An Open Letter To…: Victoria Beckham
By Jackie Hunter
Posh Spice yesterday stepped out in an Audrey Hepburn-style monochrome shift dress and won compliments from the fashion world. It’s the latest in a string of sartorial hits by the woman for whom too much was once never enough
The only occasion on which I’ve seen you in the flesh (and let’s use that term sparingly) was five years ago at a Vogue party in New York. The sighting prompted a sharp double-take – who on Earth let this ten-year-old child wearing a sparkly handkerchief attend a louche, late-night bash in the Meatpacking district, I wondered. Then your husband appeared and it became clear that you were actually the distaff half of the couple once branded Thick’n’ Thin.
On that occasion you were wearing a tiny, peach chiffon dress by Dolce & Gabbana, replete with Grecian-style pleats and bearing so many silver sequins it was a wonder your frail body didn’t buckle under the weight. Your exposed skin was layered with fake tan – you looked like one of the Terracotta Army headed for a gay disco – while your hair contained more extensions than the average suburban housing estate.
Twirling round with your heavily braceleted arms stuck out at 180 degrees, you were evidently super-delighted with your look that night, but the general consensus in the room was that you’d gone somewhat over the top – this in Manhattan, where a mile past “over the top” was where most fashion-conscious women aspired to be back then.
So when you, David and your three sons decamped to Los Angeles last year, the style commentators collectively covered their eyes and held their breath, waiting to see what fashion faux-pas you might unleash upon the West Coast beau monde.
Not that many among the current ranks of Hollywood celebdom exhibit an iota of good taste, but they do adhere publicly to a strict (if strange) behavioural code that extends from the amount of alcohol they drink (none) to the time they go to bed (9pm, sober and hungry) to the way they dress in public (overpriced designer tracksuits with flip-flops and a prominent melon-shelf). Woe betide the incomer who fails to conform.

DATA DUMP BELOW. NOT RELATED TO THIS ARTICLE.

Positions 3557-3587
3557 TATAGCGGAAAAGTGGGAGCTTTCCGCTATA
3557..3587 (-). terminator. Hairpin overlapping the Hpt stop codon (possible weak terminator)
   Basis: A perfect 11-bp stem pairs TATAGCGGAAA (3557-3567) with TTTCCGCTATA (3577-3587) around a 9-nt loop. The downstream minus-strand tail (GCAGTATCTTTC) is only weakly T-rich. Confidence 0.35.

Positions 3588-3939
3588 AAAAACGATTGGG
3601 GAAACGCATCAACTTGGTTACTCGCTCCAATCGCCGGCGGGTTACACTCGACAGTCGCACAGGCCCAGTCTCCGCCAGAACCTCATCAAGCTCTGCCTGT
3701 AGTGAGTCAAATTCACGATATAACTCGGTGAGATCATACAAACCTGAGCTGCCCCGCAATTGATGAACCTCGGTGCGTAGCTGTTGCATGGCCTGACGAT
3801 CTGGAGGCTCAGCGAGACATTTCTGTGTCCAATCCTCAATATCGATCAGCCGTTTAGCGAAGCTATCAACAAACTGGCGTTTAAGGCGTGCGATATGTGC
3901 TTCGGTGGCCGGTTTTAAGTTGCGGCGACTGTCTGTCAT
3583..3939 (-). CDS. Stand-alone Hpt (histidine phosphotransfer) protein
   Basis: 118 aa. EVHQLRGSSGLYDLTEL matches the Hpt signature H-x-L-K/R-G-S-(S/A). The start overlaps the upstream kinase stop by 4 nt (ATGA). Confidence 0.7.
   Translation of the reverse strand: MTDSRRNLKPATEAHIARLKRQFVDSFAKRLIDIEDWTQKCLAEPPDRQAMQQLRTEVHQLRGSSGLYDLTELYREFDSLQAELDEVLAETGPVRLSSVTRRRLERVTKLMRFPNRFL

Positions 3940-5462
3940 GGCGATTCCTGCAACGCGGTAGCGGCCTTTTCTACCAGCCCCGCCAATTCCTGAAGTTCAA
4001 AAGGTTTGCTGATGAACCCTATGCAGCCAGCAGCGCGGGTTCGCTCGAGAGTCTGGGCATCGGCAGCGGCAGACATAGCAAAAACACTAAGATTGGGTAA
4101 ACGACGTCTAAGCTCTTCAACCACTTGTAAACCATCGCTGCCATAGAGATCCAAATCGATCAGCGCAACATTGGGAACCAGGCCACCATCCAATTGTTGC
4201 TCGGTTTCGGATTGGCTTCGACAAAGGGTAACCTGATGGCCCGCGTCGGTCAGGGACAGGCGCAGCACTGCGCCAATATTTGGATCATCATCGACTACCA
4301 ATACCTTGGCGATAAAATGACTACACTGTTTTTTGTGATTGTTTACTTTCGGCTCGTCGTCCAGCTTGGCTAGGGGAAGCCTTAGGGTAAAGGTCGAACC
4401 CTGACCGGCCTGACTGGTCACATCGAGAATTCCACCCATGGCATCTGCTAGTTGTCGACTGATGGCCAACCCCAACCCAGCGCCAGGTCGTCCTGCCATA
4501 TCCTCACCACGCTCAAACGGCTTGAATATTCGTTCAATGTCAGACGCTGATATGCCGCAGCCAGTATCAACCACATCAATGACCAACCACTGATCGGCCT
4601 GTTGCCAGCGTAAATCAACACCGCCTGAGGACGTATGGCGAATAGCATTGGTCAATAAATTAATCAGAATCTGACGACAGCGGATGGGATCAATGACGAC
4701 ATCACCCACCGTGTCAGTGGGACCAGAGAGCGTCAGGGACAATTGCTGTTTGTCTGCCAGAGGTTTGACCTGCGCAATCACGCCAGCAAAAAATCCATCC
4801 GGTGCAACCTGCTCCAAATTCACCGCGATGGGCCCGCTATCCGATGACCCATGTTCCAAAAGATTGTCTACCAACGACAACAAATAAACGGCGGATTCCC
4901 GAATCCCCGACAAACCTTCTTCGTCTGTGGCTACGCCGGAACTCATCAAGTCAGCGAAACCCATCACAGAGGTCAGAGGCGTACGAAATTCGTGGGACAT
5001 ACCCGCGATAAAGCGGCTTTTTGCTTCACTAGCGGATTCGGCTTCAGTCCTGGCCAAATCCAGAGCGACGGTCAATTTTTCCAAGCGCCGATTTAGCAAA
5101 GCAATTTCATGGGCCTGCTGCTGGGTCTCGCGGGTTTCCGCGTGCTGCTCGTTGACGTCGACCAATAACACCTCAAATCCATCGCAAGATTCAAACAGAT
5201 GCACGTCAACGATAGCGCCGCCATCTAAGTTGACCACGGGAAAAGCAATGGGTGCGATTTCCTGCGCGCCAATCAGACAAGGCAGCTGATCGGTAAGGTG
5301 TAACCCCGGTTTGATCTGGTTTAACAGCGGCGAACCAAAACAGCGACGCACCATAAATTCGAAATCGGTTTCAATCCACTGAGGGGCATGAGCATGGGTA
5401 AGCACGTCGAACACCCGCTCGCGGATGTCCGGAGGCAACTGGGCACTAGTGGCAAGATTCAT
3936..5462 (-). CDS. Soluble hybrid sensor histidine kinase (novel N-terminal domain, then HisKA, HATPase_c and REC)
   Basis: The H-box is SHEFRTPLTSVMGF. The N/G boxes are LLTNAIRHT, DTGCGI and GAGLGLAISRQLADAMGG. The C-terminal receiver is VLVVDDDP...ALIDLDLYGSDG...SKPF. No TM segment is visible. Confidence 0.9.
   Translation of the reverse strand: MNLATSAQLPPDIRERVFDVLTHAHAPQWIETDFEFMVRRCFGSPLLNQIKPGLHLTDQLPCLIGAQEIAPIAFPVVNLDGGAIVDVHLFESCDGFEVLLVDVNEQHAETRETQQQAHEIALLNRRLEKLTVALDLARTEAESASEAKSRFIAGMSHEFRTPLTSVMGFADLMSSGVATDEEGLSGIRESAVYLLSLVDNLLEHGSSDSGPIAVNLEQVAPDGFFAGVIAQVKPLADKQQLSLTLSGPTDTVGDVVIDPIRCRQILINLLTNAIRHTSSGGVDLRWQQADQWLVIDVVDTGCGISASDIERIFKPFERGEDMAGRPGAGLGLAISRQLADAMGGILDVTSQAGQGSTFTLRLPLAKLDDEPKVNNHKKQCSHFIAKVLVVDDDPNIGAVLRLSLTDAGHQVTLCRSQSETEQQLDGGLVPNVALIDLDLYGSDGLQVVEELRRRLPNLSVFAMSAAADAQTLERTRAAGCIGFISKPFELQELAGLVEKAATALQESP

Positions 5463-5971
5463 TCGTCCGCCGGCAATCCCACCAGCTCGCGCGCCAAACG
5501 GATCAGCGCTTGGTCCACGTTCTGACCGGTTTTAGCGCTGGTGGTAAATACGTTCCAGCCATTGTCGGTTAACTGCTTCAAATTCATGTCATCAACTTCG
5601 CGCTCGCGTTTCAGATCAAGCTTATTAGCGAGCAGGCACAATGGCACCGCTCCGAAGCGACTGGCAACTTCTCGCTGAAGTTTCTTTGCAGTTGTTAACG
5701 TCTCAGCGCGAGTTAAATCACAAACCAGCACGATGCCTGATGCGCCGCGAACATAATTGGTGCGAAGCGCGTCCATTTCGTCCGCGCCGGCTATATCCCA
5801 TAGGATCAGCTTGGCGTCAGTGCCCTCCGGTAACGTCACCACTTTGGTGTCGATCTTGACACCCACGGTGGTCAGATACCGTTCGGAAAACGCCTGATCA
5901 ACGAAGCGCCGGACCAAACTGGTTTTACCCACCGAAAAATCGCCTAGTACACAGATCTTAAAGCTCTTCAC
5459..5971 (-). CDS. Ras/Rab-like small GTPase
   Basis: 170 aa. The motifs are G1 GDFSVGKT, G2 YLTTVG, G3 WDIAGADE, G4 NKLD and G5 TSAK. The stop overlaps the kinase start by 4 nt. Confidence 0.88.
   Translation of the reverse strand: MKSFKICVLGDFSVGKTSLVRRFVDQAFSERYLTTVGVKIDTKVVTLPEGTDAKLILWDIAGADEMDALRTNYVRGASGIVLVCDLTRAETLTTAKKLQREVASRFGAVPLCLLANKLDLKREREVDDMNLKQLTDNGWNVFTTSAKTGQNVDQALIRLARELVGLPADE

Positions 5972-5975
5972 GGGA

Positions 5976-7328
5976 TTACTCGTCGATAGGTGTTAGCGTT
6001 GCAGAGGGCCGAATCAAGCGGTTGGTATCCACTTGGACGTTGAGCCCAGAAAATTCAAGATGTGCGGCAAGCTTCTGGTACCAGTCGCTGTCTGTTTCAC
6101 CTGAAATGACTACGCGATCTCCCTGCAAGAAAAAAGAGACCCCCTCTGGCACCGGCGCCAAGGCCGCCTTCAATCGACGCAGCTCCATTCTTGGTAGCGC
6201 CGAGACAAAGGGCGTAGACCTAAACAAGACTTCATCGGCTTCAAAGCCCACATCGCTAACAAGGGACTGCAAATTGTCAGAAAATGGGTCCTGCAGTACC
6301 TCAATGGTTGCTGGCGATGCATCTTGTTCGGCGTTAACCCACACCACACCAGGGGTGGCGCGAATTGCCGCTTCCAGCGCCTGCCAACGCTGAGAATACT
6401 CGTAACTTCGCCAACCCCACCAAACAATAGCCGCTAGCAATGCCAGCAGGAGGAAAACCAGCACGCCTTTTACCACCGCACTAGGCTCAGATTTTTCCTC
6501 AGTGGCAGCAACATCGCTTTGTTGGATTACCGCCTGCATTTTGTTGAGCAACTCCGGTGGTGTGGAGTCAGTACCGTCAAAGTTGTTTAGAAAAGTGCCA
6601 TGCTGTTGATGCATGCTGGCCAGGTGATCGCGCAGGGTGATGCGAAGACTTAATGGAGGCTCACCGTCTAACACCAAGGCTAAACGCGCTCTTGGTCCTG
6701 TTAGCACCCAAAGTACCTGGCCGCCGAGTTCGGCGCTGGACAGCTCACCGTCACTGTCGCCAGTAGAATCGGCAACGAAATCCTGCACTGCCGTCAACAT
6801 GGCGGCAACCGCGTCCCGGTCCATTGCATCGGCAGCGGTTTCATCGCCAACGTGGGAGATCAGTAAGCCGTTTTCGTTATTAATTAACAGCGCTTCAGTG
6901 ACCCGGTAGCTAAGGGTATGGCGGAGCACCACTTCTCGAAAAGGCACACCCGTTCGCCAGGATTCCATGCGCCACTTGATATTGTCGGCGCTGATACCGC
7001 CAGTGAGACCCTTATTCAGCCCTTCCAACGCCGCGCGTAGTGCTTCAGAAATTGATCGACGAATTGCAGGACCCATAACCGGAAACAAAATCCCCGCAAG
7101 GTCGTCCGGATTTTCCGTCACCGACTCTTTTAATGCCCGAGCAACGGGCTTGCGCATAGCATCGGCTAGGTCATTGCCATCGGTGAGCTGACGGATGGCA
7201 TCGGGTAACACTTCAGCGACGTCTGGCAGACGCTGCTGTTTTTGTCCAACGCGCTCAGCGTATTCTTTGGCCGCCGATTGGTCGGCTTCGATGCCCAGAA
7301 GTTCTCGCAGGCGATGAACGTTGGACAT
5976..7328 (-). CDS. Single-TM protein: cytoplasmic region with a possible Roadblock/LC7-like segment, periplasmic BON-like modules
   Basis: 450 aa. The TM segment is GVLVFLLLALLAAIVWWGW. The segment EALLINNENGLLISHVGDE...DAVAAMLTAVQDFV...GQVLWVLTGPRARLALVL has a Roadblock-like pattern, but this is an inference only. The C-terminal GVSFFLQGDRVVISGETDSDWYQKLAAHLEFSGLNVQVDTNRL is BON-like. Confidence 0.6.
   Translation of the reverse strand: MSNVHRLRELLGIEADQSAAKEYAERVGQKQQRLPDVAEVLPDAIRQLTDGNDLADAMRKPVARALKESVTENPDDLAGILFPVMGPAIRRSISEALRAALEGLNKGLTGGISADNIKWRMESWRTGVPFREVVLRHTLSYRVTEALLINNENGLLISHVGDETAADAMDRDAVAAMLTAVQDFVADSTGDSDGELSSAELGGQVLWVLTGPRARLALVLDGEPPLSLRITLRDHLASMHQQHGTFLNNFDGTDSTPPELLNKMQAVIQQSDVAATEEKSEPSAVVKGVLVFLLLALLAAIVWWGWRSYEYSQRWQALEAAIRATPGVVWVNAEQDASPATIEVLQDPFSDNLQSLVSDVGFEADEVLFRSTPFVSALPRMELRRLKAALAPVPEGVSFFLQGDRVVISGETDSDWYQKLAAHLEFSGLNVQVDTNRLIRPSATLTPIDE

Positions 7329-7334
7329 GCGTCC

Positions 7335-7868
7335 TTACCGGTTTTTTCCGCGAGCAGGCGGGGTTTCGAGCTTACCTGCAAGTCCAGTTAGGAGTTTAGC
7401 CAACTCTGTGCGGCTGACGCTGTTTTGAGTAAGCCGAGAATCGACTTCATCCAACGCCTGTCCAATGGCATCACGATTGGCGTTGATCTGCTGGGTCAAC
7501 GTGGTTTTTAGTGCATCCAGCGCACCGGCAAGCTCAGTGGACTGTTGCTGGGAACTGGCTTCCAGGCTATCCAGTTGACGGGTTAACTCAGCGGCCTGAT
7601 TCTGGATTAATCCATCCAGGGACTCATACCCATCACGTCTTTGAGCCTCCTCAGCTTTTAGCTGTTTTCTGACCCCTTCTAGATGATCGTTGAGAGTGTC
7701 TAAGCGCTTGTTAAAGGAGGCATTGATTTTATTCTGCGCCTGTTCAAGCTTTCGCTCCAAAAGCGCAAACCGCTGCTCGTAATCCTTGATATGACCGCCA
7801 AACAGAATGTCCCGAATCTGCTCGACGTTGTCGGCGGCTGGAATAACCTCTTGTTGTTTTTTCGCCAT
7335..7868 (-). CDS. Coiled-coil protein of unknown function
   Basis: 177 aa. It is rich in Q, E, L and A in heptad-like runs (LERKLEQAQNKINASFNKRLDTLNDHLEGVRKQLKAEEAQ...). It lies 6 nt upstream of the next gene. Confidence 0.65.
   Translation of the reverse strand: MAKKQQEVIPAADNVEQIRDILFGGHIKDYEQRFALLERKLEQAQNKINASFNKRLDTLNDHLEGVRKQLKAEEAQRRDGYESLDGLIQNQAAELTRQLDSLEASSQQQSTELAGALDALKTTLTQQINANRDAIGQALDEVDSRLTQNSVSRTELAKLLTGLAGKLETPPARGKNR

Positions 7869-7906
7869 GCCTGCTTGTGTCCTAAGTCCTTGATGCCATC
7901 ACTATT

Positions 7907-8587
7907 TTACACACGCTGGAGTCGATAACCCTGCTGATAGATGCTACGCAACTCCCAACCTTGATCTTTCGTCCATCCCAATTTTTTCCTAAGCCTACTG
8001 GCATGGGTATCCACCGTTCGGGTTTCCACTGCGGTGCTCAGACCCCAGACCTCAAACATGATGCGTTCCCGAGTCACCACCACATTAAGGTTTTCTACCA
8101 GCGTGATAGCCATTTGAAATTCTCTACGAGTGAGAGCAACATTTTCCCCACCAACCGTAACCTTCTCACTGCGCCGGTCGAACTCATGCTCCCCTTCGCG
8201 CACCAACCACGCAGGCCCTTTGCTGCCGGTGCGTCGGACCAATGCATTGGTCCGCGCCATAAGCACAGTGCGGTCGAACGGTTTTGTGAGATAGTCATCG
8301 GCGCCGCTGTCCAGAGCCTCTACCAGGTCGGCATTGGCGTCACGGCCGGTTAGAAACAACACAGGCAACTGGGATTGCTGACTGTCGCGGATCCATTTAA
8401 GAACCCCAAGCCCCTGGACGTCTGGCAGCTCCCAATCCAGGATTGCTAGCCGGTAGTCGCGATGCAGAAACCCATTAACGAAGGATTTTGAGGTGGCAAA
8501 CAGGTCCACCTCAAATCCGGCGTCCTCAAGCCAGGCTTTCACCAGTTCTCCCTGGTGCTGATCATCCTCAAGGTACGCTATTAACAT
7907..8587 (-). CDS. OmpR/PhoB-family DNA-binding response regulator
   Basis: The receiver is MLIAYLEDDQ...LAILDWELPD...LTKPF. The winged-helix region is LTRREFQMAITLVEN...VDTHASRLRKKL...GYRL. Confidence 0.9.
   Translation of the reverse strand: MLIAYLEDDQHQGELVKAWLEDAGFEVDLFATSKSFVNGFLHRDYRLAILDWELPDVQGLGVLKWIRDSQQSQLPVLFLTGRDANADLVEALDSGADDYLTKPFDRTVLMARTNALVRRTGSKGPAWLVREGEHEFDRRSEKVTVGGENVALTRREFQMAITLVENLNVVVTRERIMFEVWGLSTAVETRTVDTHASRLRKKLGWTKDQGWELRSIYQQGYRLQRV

Initially, it seemed, they were right to worry. We all saw the loony high-heeled “trainers” you wore for a photo opportunity pitching a baseball at Dodger Stadium; the asymmetrical peroxide bob; the matchy-matchy frocks and Birkin bags in bubblegum shades; the bizarre flared jeans designed for your own label that left you looking as though your feet had been amputated.
Then, on red-carpet occasions, came the full-length white lace bed jacket with the Desperate Housewives hairdo and the “I- remembered-my-corset-but-forgot-my skirt” ensemble.
But get a load of you now, flying in to London from LA this week in a beautifully fitted, unadorned black dress that keeps your knees and chest demurely under wraps. The tabloids have described the look as “Audrey Hepburn-inspired” and it seems to me you are channelling Audrey in her most elegant film role: no, not Breakfast At Tiffany’s, but The Nun’s Story. Check out that crisp, white collar – it’s practically a wimple!
In addition, your low-maintenance pixie crop is far better suited to a mid-thirties woman than those naff additions of glued-on Ukrainian-peasant hair, of which Cheryl Cole seems so fond. You’ve toned down the beauty queen make-up, too, giving your skin a chance to breathe and fade from Tango to California tan. You are moving on, at last, in the right direction.
You’ve figured out that dressing in one colour is the best way to showcase your teeny silhouette; that subtle accessories and toned- down hair mean you don’t completely eclipse your expensive garments, thereby rendering the investment somewhat pointless.
You’ve also started to dress your age: if I might paraphrase a 1930s music-hall number, nobody loves a Spice Girl when she’s 40 (especially her mortified children, dreading the guffaws when she turns up at the school gate in a zebra-print cocktail frock). So let’s hope you’ve now firmly put behind you the “zig-a-zig-ah” element that resided in your wardrobe for far too long.
Yours sincerely, Jackie Hunter
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